NM State Rep Yvette Herrell reported, “What I found amazing about the simulated convention was the commissioner’s dedication to the process. It was remarkable to witness the level of participation and the various conversations happening throughout the convention floor. We took our responsibilities as commissioners seriously, as if to collectively exhibit to the nation that Liberty is alive and well, that through the Article V process, state legislators can succeed in amending the Constitution in a way that is safe and meaningful. Above all else, we exemplified that fears of a runaway convention can finally be abandoned.”
“The inspiration of the founders really was invoked in a way that brought focus and energy to the conference,” said Sam Waltz, a Delaware resident and one of the non-legislators participating in the convention.
Colorado State Senator Kevin Lundberg, who served as chair of the Fiscal Limitations Committee at the event said, “(Article V expert) Rob Natelson was assigned to my committee and we used his counsel generously, which I found invaluable to our deliberations. The notion that the convention should be sequestered away from outside counsel would, in my opinion, hinder the process. It should be open and available to all to watch and respond.”
Gary Porter, a reporter for the Fairfax Free Citizen (Fairfax County, Virginia)… who sat in the Williamsburg Public Library to watch the live streaming of concluding day events observed, “A convention of the states, conducted under the auspices of Article V, will likely be a controlled, measured, ruled, even sometimes boring affair. Certainly no ‘running away’ or even running around was in evidence. Instead, the commissioners from 50 states crafted eight well-thought-out changes to our Constitution that would either impose long overdue fiscal restraints on the federal government, reduce the enormous power and horizon-to-horizon jurisdiction of the federal government, or impose limits on the terms of some of its ‘serving essentially for life’ officials—the three criteria which would have been found in the applications of 34 states who insisted Congress call such a convention and, presumably, in the instructions the commissioners carried.”
The Proposals Adopted at the Simulated Convention –
Readers should note that the 137 participants in this simulated convention only had about 48 hours (including sleep time) to work through proposals and their language to come up with sample proposed Constitutional amendments. In a “real” Article V convention the commissioners likely would have invested weeks in crafting proposed amendments to send back to the states seeking ratification by at least 38 of them.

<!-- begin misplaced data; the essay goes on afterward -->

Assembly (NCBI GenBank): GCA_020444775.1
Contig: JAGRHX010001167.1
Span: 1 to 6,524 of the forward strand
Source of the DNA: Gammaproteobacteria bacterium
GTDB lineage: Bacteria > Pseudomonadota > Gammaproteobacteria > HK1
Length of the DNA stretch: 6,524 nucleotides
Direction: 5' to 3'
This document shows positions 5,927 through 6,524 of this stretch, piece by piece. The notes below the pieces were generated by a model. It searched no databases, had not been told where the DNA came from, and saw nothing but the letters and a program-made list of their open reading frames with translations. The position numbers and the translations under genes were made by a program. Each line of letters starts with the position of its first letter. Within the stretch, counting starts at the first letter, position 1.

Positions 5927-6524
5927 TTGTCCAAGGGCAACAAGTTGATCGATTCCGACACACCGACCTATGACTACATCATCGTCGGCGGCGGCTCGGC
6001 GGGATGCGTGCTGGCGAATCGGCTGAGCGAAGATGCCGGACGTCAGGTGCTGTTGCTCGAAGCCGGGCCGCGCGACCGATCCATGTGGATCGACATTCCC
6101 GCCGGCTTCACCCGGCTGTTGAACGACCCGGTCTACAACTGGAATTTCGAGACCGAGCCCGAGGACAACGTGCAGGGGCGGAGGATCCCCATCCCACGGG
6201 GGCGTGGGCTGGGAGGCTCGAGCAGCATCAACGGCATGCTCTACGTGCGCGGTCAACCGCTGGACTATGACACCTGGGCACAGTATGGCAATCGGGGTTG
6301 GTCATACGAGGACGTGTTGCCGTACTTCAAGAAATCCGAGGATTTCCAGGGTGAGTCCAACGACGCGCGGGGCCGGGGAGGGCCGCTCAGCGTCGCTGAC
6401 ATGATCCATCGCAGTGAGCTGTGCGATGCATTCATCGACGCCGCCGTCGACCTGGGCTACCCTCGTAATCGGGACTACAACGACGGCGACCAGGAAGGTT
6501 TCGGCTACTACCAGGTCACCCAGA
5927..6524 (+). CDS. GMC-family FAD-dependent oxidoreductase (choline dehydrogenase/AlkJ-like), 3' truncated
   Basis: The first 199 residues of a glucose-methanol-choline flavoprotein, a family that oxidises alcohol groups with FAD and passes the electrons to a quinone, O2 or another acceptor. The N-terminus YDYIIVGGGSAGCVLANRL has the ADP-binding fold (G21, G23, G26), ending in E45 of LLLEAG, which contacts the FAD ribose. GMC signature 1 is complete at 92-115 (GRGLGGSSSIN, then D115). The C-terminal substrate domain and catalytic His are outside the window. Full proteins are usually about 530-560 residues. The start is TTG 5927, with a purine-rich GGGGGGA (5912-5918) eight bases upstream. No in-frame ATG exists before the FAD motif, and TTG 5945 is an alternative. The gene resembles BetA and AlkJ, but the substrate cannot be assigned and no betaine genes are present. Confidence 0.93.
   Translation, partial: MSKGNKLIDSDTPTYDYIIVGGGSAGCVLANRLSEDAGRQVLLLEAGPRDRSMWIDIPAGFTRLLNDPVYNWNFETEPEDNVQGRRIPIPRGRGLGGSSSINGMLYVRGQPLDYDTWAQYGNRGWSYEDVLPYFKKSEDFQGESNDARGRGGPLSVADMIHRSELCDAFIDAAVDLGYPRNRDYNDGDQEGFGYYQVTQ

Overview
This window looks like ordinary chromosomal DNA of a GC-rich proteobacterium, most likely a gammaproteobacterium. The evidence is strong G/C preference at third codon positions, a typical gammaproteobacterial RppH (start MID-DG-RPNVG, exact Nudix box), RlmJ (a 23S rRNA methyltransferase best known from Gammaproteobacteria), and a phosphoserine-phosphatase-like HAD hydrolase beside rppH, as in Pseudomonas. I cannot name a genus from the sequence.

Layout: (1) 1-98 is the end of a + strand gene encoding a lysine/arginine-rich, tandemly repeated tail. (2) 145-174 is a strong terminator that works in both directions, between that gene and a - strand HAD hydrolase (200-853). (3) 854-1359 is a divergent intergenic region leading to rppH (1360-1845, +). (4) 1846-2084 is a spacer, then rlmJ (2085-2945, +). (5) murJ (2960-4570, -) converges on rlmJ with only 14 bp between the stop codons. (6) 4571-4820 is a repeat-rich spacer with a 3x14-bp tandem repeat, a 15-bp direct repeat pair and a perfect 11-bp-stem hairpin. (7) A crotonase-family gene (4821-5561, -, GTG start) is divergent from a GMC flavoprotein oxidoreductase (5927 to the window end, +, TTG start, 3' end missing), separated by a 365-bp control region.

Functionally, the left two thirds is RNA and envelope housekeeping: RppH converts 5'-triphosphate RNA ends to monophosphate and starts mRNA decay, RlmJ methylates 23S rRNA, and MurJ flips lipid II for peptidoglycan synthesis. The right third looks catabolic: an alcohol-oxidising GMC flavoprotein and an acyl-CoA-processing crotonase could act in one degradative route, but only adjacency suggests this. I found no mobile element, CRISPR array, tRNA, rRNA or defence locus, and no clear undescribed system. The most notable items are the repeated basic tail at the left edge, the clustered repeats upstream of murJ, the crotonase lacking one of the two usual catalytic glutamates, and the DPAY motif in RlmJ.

Notice that some of the proposals dealt with topics also addressed by other (non-CoS) Article V campaigns. Proposals 1 and 5 deal in part with the subject matter in the BBA Task Force campaign. Proposal 3 deals in part with the subject matter of theUS Term Limits campaign. Proposal 4 deals in part with the subject matter of theCountermand Amendment campaign.
Here are the six proposals adopted at the simulation, in the order they were adopted:
1 – Fiscal Restraints Proposal:
SECTION 1. The public debt shall not be increased except upon a recorded vote of two-thirds of each house of Congress, and only for a period not to exceed one year.
SECTION 2. No state or any subdivision thereof shall be compelled or coerced by Congress or the President to appropriate money.
SECTION 3. The provisions of the first section of this amendment shall take effect 3 years after ratification.
2 – Federal Legislative & Executive Jurisdiction Proposal:
SECTION 1. The power of Congress to regulate commerce among the several states shall be limited to the regulation of the sale, shipment, transportation, or other movement of goods, articles or persons. Congress may not regulate activity solely because it affects commerce among the several states.
SECTION 2. The power of Congress to make all laws that are necessary and proper to regulate commerce among the several states, or with foreign nations, shall not be construed to include the power to regulate or prohibit any activity that is confined within a single state regardless of its effects outside the state, whether it employs instrumentalities therefrom, or whether its regulation or prohibition is part of a comprehensive regulatory scheme; but Congress shall have power to define and provide for punishment of offenses constituting acts of war or violent insurrection against the United States.
SECTION 3. The Legislatures of the States shall have standing to file any claim alleging violation of this article. Nothing in this article shall be construed to limit standing that may otherwise exist for a person.